An arteriovenous Fistula is a condition where the connection between an artery and a vein is abnormally fragile. When a fistula is large not enough oxygen gets to tissue and in some cases, no oxygen at all is received. Because of the defect a dog’s heart tries to compensate by pumping blood at a much faster rate and this can lead to dog's experiencing congestive heart failure. An arteriovenous fistula is a serious condition and one that needs diagnosing and treating as soon as possible.
Where a fistula develops varies and they can form in various places around the body which includes the following:
The condition can affect any dog, but some breeds are more predisposed to developing arteriovenous fistulae than others, with the English Bulldog being high on the list.
Because an arteriovenous fistula can appear anywhere on a dog's body, symptoms tend to be quite different depending on their location. However, a lesion will form on the site of a fistula and these lesions are warm to the touch, but they do not cause a dog any discomfort or pain. With this said, if the lesion forms on a dog's leg, the signs of there being something wrong may well include the following:
When the fistula affects a dog's heart it could lead to them suffering congestive heart failure, the symptoms of there being something wrong could include the following:
When an arteriovenous fistula negatively impacts a dog’s internal organ, the symptoms could include the following:
It is very rare for a dog to be born with the condition because they generally form due to traumatic damage to blood vessels or because a tumour has developed at a certain site on a dog’s body. It could be due to a complication that occurred during or after surgery. A fistula can form if a dog has been given an injection close or around a blood vessel.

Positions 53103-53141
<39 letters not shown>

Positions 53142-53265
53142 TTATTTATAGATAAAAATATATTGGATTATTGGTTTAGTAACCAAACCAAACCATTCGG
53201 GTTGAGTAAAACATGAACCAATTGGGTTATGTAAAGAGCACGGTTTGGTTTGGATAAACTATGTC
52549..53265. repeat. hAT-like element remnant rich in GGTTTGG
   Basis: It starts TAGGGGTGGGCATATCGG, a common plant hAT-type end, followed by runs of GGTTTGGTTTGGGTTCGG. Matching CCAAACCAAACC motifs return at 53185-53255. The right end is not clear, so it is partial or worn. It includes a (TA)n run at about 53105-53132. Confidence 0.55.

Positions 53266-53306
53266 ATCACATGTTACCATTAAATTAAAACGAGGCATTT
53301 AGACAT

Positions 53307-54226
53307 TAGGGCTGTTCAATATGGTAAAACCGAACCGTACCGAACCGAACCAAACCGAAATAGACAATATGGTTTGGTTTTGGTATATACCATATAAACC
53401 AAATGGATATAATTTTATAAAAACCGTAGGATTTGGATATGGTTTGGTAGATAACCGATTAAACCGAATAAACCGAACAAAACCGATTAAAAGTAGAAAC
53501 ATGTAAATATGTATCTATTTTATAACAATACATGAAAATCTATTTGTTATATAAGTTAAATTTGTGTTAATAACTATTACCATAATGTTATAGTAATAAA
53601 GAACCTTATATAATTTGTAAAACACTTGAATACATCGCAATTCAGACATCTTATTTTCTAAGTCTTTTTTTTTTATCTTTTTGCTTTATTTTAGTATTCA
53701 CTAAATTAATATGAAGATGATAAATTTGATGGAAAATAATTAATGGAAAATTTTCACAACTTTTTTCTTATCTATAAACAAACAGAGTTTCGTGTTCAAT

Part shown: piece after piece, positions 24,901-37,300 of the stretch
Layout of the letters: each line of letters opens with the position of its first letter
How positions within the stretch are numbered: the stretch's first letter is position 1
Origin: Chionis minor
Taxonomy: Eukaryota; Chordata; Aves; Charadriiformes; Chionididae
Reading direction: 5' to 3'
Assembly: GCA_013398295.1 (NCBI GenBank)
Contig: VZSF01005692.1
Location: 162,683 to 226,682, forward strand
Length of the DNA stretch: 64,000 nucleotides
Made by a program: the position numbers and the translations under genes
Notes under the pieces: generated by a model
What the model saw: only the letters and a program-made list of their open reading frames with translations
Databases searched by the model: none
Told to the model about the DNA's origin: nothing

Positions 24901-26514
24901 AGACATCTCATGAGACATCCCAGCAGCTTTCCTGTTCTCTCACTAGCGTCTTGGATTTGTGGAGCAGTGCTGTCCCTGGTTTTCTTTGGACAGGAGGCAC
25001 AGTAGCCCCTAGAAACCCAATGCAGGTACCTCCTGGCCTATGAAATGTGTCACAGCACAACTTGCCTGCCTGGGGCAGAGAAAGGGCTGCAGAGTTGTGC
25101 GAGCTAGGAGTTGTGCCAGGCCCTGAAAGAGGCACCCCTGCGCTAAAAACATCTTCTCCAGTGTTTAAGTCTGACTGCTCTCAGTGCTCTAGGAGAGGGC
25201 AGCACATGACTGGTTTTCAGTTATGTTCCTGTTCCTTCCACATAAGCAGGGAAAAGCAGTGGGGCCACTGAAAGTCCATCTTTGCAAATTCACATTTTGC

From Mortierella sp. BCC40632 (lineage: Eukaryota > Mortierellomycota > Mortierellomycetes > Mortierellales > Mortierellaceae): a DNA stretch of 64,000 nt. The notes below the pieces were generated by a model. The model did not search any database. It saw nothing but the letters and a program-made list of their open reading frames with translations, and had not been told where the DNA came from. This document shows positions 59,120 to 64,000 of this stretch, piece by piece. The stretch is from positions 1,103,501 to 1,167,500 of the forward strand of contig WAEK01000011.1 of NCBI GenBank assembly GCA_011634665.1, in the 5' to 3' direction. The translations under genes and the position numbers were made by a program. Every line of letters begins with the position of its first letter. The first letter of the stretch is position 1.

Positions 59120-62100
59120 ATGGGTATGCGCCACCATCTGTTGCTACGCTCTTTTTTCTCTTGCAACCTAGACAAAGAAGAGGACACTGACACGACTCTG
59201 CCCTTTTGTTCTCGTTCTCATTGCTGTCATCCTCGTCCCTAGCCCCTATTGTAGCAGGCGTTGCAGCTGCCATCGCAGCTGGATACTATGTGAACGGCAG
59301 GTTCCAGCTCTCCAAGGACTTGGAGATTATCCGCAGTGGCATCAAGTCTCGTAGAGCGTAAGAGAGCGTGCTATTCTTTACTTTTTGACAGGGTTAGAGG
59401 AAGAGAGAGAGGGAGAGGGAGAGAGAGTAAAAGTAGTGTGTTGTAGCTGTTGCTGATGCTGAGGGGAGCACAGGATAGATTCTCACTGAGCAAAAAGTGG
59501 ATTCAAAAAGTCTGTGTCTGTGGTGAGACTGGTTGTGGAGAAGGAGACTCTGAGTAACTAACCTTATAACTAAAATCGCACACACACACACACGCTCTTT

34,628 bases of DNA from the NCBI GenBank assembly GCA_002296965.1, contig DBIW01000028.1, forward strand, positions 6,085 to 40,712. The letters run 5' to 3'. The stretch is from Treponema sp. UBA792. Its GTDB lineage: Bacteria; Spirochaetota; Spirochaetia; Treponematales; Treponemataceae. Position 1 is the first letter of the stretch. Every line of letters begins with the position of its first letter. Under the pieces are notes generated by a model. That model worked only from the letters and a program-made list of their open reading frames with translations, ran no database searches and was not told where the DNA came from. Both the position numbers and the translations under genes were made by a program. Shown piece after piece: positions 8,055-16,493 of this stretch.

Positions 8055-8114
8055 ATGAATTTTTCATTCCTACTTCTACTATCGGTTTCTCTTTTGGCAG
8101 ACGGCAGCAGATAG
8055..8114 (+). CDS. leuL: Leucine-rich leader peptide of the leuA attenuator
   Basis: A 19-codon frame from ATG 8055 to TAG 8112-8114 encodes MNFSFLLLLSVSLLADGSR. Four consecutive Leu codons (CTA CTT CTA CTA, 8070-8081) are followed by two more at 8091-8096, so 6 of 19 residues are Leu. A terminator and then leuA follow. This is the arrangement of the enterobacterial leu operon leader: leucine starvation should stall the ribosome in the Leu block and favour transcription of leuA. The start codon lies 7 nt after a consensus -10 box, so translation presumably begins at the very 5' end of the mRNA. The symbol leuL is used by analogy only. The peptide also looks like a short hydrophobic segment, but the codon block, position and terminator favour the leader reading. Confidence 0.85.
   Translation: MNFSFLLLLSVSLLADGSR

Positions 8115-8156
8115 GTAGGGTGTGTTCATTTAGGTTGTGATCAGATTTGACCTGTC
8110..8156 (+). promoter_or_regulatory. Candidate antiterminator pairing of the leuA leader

A vet would need to have a dog's full medical history and be told how the onset of their symptoms occurred and they would then typically recommend doing the following tests:
Because an arteriovenous fistula can seriously impact blood flow, a vet might recommend taking thoracic X-rays which would establish if a dog's heart is larger than it should be. This could also permit them to see if there are any signs of a dog’s heart having to work overtime to compensate for the defect. A vet may also recommend doing a Doppler ultrasound which could show up abnormalities in blood flow in a lesion. When it comes to locating where an arteriovenous fistula has formed, a vet might recommend doing an echcardiogram and if they want to determine its outline, they may well suggest doing a selective angiograph.
When a dog is diagnosed with the condition, the problem would need to be corrected which means undergoing surgery. The downside is that there is always a risk of a fistula recurring and in some instances a vet might recommend removing an affected appendage altogether to prevent this from happening. There is another less invasive procedure called “transcatheter embolisation” of blood vessels which allows vets to reach more remote lesions through a dog's blood vessels.
When a dog is diagnosed and subsequently treated for an arteriovenous fistula, a vet would need to see them on a regular basis to evaluate their condition, more especially if they had to undergo any sort of surgery to correct the problem. Regular visits allows the vet to see if the problem has recurred in which case things can be caught and put right earlier rather than later.
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